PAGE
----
throw;
    }
  }

  public override void FeatureDeactivating(SPFeatureReceiverProperties properties)
  {
    try
    {
      SPSecurity.RunWithElevatedPrivileges(delegate()
      {
        SPWebApplication parentWebApp = (SPWebApplication)properties.Feature.Parent;
        DeleteExistingJob(parentWebApp);
        });
      }
      catch (Exception ex)
      {
        // do your logging here
        throw ex;
      }
    }
  }

Extending SPFeatureReceiver we need to override two methods; FeatureActivated and FeatureDeactivating. Starting with FeatureActivated we can derive the SPWebApplication context from properties.Feature.Parent, properties being a parameter of type SPFeatureReceiverProperties.

We can now call DeleteExistingJob method to remove the timer job if it already exists. While we are on this method lets quickly jump to FeatureDeactivating method which simply calls DeleteExistingJob to remove the timer job. Back to FeatureActivated, the timer job can now be created which is achieved by calling CreateJob method which creates an instance of our CustomTimerJobExecution class. Inherited from SPJobDefinition is the property Schedule which in this case we create a new SPDailySchedule. Speaking of scheduling we could have also chosen to schedule by the minute, week, month or a one of event.

Mind the Manifest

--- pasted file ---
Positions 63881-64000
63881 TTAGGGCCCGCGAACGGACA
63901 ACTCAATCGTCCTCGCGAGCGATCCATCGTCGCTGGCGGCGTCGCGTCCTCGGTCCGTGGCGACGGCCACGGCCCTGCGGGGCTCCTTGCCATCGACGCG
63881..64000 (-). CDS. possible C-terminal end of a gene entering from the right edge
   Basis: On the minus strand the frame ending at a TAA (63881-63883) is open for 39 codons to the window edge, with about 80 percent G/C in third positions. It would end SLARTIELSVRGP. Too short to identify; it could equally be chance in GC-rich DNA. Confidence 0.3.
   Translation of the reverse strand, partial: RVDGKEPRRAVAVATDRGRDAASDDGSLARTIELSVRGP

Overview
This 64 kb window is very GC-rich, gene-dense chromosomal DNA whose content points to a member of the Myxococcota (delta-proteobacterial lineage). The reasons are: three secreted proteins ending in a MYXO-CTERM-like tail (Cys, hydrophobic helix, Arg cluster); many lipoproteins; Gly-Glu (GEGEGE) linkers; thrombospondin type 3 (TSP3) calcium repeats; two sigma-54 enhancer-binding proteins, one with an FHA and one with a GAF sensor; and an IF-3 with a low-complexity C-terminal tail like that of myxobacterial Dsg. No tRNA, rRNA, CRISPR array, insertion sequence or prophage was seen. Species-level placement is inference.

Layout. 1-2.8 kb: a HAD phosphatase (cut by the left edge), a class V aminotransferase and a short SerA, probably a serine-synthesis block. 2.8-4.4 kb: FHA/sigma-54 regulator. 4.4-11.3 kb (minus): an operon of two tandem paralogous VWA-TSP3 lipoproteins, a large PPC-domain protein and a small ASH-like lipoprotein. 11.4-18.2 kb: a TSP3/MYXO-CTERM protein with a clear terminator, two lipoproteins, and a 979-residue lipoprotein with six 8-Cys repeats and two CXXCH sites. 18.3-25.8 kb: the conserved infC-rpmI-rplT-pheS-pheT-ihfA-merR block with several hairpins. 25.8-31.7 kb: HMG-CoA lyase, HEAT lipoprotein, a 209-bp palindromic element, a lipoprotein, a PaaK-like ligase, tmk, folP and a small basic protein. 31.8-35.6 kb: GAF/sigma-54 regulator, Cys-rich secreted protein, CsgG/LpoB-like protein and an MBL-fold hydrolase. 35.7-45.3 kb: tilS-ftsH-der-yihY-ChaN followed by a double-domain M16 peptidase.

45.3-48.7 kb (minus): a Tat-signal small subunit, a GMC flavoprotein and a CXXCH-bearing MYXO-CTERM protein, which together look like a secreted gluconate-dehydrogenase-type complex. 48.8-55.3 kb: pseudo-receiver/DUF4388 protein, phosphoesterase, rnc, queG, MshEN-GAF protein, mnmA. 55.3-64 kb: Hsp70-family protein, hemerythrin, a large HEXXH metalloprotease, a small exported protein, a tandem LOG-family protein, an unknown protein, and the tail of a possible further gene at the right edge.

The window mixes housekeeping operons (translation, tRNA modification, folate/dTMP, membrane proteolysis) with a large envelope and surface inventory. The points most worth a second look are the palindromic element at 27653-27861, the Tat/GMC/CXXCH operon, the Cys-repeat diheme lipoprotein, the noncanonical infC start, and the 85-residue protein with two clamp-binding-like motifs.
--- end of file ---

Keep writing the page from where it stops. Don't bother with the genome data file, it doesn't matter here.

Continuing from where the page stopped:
Your feature’s manisfest file contains configuration data such as the Receiver Assembly name and importantly the Receiver Class, that is the feature’s event receiver. If at anytime you say change the class name of the event receiver Visual Studio will not automatically update the receiver class, which unless you manually correct, will cause the timer job installation and/or execution of it to fail. While we are in configuration land make sure the feature’s properties; ‘Activate On Default’ is set to false and ‘Always Force Install’ is set to true.

Installing

Once your projects Package contains the timer job feature you can deploy via visual studio or PowerShell. If the timer job feature is not hidden in the features properties configuration you will be able enable and disable it from SharePoint Central Administration under the web application’s list of features. However PowerShell is better:

Enable-SPFeature -Identity "CustomTimerJobFeature" -Url {url of your web application} -confirm:$false

It often helps to then reboot all TimerService instances as your projects assembly files will often be cached by the Time Jobs OWSTIMER process.

$farm = Get-SPFarm
$farm.TimerService.Instances | foreach{$_.Stop();$_.Start();}

Debugging with ULS

During your feature install it is advisable to be watching the tail on your ULS logs. This will help identify the source of any exceptions. If your exception is complaining about your project assembly missing then it is likely you have an incorrect assembly mapping in you feature’s manifest (see above).

Once your Timer Job feature is successfully installed you will also want to watch for exceptions from the execution of the Timer Job. So launch your job from with SharePoint Central Admin; central admin -> monitoring -> timer jobs, and pretty soon you should see your job kick off under the OWSTIMER process, any exception raised by your code executed from with the Execute override of SPJobDefinition method (see above) will now be apparent. As an alternative to ULS logging; you can of course attach the Visual Studio debugger to the OWSTIMER process, this however for reason’s unknown to me does not always work in my local development environment.